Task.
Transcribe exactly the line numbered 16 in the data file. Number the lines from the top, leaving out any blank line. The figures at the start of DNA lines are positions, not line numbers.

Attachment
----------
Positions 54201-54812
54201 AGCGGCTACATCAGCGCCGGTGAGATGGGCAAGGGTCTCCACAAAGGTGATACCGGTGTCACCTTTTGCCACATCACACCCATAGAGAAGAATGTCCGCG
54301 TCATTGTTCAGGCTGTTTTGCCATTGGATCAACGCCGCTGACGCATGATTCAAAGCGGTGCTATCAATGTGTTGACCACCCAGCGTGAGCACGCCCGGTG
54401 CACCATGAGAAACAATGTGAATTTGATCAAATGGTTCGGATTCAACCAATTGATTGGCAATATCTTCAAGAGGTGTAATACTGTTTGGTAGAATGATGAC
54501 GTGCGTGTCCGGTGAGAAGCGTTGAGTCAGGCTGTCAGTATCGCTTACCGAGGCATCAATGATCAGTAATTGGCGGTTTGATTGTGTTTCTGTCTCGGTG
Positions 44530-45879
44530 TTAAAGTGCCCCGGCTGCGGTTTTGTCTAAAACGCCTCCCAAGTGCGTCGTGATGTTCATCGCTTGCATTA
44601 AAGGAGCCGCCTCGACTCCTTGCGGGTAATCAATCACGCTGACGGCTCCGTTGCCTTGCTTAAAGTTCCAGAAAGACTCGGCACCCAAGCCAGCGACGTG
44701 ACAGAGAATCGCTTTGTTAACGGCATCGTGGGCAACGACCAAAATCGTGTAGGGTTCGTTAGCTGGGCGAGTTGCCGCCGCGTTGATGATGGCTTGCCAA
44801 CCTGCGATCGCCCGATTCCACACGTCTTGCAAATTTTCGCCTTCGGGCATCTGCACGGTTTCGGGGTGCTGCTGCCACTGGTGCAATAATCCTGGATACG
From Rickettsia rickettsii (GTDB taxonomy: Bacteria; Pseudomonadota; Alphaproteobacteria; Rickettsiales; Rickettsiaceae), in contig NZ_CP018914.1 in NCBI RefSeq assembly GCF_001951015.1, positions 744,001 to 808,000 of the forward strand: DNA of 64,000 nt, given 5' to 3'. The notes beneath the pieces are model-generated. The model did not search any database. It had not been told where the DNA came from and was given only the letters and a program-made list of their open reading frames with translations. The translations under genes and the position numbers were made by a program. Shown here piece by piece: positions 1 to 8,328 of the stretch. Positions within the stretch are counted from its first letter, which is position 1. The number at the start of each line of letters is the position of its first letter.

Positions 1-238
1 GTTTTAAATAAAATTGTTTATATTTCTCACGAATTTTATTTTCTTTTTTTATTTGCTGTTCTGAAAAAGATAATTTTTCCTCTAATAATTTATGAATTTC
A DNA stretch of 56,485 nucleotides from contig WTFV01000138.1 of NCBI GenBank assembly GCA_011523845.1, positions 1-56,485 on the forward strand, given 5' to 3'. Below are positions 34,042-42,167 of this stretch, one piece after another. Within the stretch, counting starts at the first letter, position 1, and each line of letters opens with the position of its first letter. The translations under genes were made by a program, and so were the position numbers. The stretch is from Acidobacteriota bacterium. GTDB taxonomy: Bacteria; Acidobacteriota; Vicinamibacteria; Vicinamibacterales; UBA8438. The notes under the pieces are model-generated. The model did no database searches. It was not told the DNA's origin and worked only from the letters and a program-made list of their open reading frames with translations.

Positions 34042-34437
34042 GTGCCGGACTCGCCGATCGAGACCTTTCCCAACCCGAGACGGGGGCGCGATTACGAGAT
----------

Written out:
34042 GTGCCGGACTCGCCGATCGAGACCTTTCCCAACCCGAGACGGGGGCGCGATTACGAGAT